Part of the Chattahoochee
National Forest , Blood Mountain is the highest peak on Georgia's
portion of the Appalachian Trail and the state's sixth highest mountain.
Congress designated the Blood Mountain Wilderness Area in 1991 and
it now has a total of 7,800 acres which is managed by the U.S. Forest
Service. The Wilderness is the first designated wilderness area along
the Appalachian Trail as the hiker heads north toward Maine.
Legends tell the origin of the mountain's name
could have come from the disastrous and bloody battle between Creek
and Cherokee Indians in Slaughter gap between Slaughter and Blood
Mountain. Other theories trace the name to red lichen or Catawba rhododendron
growing on the rocky summit.
At 4,458-foot Blood Mountain the site is the
highest point in this Wilderness. Scenically rugged mountain peaks,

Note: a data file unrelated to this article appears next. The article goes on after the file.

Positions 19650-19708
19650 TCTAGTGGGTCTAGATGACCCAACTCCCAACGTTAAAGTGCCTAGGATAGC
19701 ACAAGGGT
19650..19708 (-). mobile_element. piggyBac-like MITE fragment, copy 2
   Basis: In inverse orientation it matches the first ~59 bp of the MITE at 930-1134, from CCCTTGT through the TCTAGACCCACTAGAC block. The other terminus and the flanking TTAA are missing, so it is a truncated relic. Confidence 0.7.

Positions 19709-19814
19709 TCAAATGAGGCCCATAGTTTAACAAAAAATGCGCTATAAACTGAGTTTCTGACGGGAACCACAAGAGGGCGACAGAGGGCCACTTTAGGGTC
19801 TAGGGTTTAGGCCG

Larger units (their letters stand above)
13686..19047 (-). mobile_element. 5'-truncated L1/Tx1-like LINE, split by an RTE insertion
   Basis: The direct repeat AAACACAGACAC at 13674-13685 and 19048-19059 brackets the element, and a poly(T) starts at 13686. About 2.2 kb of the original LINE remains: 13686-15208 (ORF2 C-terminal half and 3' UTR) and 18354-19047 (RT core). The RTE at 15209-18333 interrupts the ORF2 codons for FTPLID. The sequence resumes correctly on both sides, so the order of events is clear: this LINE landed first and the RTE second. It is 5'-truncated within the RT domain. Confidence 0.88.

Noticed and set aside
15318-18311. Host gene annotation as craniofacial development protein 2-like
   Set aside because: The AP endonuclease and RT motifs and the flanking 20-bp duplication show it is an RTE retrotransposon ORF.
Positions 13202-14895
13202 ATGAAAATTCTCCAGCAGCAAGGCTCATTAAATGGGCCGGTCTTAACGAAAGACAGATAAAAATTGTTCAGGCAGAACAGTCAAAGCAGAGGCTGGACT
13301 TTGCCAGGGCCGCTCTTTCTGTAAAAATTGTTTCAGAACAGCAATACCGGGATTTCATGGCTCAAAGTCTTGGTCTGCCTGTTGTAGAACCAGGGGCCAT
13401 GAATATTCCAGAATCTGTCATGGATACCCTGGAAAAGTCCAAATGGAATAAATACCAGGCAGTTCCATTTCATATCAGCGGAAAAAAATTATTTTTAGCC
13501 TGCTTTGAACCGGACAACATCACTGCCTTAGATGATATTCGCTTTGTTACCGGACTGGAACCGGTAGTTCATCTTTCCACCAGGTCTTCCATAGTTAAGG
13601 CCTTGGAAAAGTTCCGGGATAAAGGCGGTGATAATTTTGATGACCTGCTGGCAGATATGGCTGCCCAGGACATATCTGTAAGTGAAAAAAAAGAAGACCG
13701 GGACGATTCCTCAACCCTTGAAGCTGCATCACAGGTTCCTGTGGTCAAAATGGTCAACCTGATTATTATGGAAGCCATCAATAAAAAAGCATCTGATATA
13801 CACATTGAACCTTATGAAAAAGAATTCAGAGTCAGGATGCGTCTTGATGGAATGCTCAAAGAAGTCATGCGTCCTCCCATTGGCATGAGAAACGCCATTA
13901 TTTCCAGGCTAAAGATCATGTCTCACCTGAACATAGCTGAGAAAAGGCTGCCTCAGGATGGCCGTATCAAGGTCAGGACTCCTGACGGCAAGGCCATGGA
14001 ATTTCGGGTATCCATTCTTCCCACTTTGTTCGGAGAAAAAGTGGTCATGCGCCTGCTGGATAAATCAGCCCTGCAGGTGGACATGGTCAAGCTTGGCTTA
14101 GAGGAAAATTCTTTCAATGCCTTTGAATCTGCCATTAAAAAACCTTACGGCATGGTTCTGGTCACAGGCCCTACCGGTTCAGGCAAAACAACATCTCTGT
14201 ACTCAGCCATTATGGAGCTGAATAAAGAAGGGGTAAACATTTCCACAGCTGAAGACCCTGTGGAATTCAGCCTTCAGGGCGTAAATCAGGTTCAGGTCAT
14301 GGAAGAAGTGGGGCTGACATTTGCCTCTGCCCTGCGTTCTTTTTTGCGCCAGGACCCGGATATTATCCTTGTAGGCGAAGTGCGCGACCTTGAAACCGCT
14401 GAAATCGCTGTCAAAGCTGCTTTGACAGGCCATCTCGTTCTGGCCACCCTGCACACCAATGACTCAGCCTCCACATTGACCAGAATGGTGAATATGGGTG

rocky outcroppings, waterfalls, and numerous streams (offering 27
miles of trout fishing), all of which lie within the Chestatee Wildlife
Management Area, surround the mountain. Deer, grouse, wild turkeys
and squirrels live here in abundance with lesser numbers of black
bear and raccoons. On the boundary you'll find the
Desoto Falls Scenic Area with its high vista points and waterfalls.
Many old logging roads crisscross the area. Just across US 129 lies
the Raven Cliffs Wilderness.
Hikers usually travel the Appalachian Trail,
which crosses the area along the crest of the Blue Ridge for 10.75
miles. On the AT on Blood Mountain a rock shelter stands, and of this
trail the USFS says: " . . . the most heavily used portion of
the AT in Georgia." The Duncan Ridge National Recreation Trail
crosses part of the area and several other forest service pathways
provide access to more remote regions.